A utility sound technician, also referred to as sound assistant, sound utility, or cableperson is an assistant to both the production sound mixer and the boom operator on a film or television set. Although sometimes the utility pulls cable and wrangles it for the boom operator, the position has evolved to far more than just a cableperson. The utility is a jack of all trades, assisting in setting up, operating and maintaining the running order of equipment, often acting as a second boom operator, or even second mixer, and also repairing and servicing equipment such as cables and hardware as necessary. As both mixer and boom operator(s) may be busy with their tasks at any given time, the utility may also apply or adjust personal microphones or actors' wireless transmitters, may move microphones or assist in running cables, and may liaise with other departments on issues such as noise minimisation and set lockdown.
A utility may start their career as some form of trainee and move on to utility as their competency increases, or may start as a utility if their experience and knowledge permits. In studio based television production, the route for promotion from sound assistant is to sound technician/operator, and finally to sound supervisor. Formal qualifications are not specified for technicians in studio environments, although employers typically look for basic numeracy and literacy, and a solid foundation in maths and physics. Many applicants have A levels/H grades or have taken courses to certificate, diploma or degree level, such as ft2 (Freelance Film and Television Training). As the film and big budget narrative television industries are typically less corporate in nature than studio based television, utility technicians may have no training other than their experience from simply working in the sound department.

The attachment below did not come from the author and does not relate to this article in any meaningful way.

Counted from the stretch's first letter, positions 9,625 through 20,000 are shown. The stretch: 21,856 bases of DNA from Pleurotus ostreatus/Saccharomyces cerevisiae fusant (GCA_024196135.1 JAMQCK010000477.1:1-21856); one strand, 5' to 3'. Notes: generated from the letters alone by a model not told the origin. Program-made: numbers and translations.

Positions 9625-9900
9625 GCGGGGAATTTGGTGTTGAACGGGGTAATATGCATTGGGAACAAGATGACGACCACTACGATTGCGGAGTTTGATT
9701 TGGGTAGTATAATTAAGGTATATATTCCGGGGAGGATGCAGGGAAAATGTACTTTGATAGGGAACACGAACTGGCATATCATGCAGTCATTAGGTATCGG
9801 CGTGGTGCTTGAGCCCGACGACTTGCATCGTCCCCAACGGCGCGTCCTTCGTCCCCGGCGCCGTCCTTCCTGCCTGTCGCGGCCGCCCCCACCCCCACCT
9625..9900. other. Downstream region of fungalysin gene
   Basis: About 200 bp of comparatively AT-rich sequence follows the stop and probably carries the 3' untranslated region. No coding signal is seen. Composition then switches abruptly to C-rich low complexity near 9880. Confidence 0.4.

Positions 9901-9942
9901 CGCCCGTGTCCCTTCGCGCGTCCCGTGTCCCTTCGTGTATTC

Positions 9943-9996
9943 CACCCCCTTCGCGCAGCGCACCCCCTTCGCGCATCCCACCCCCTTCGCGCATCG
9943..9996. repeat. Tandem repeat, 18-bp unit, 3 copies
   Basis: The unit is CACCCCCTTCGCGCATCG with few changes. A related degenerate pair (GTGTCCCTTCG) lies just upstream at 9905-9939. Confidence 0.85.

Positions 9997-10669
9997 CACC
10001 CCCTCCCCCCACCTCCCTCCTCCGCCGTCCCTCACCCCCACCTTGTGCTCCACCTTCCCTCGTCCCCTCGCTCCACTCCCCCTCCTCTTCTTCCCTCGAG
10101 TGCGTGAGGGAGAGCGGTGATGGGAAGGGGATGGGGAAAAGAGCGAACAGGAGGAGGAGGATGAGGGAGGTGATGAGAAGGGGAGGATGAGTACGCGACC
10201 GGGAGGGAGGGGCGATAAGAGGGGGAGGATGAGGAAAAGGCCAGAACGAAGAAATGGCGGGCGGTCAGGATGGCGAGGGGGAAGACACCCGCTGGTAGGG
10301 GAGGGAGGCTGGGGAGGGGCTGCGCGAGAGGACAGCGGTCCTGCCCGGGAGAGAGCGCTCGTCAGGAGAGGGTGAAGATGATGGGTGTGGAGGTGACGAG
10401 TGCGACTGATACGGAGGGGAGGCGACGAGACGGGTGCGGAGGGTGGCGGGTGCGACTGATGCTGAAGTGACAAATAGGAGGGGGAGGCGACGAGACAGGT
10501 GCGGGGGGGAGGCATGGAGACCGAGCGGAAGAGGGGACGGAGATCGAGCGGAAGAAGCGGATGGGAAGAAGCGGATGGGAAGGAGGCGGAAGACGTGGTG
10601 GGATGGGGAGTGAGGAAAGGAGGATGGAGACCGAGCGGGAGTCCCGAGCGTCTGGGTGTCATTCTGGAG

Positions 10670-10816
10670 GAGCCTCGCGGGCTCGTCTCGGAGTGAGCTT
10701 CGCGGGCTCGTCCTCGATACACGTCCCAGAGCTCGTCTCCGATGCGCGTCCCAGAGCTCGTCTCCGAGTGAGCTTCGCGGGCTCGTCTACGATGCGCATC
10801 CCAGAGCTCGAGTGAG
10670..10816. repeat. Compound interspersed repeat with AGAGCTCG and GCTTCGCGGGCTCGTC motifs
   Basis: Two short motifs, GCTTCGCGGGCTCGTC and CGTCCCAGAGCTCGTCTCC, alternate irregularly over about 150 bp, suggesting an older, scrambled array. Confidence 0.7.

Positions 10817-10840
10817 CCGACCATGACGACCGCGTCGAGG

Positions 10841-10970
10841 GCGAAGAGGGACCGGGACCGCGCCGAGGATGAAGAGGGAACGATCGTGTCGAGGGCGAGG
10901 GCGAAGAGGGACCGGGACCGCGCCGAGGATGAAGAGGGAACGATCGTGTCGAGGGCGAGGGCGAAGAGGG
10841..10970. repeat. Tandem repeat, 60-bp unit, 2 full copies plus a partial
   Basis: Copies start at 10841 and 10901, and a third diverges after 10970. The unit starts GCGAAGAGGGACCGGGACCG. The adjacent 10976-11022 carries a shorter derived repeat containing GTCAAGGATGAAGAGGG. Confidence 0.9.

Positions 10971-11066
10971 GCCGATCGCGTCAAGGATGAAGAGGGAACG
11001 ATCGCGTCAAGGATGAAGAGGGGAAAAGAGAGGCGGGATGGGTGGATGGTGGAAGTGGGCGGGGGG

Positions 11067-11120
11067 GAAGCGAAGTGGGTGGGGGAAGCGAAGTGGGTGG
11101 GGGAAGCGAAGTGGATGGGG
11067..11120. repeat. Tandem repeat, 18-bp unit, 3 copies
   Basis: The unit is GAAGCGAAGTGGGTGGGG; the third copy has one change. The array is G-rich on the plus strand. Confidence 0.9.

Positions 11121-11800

In production sound (on-set film and TV recording, as opposed to post-production re-recording), utilities are a "3rd" position, with the boom operator being "2nd", and mixer the "key" or "1st" position in a sound department, and they assist the 2nd and key. A more specific, non-exhaustive list of duties on production sound environments for Utility Sound Tech includes handling most of the day-to-day operations outside of cameras rolling such as setting up carts for the day's work, ordering expendables from production, setting up bell and light system, setting up playback systems, wiring actors (rigging tiny wireless microphones hidden on actor's costumes), filling out daily timecards for the sound department, cleaning equipment, finding extraneous noisemakers, rigging hidden "plant" microphones on sets and picture vehicles, tracking equipment repairs and losses, coordinating frequencies, wrapping gear, and representing the sound department when the Production Sound Mixer and Boom Operator are not available.
A utility sound technician typical makes between $20-$60 an hour with overtime after 8 hours and double time after 12 hours. This varies depending on their exact role and production budget. Usually the production sound mixer will hire boom operator(s) and utility technicians that they know and trust, although one may be provided by the production in some cases.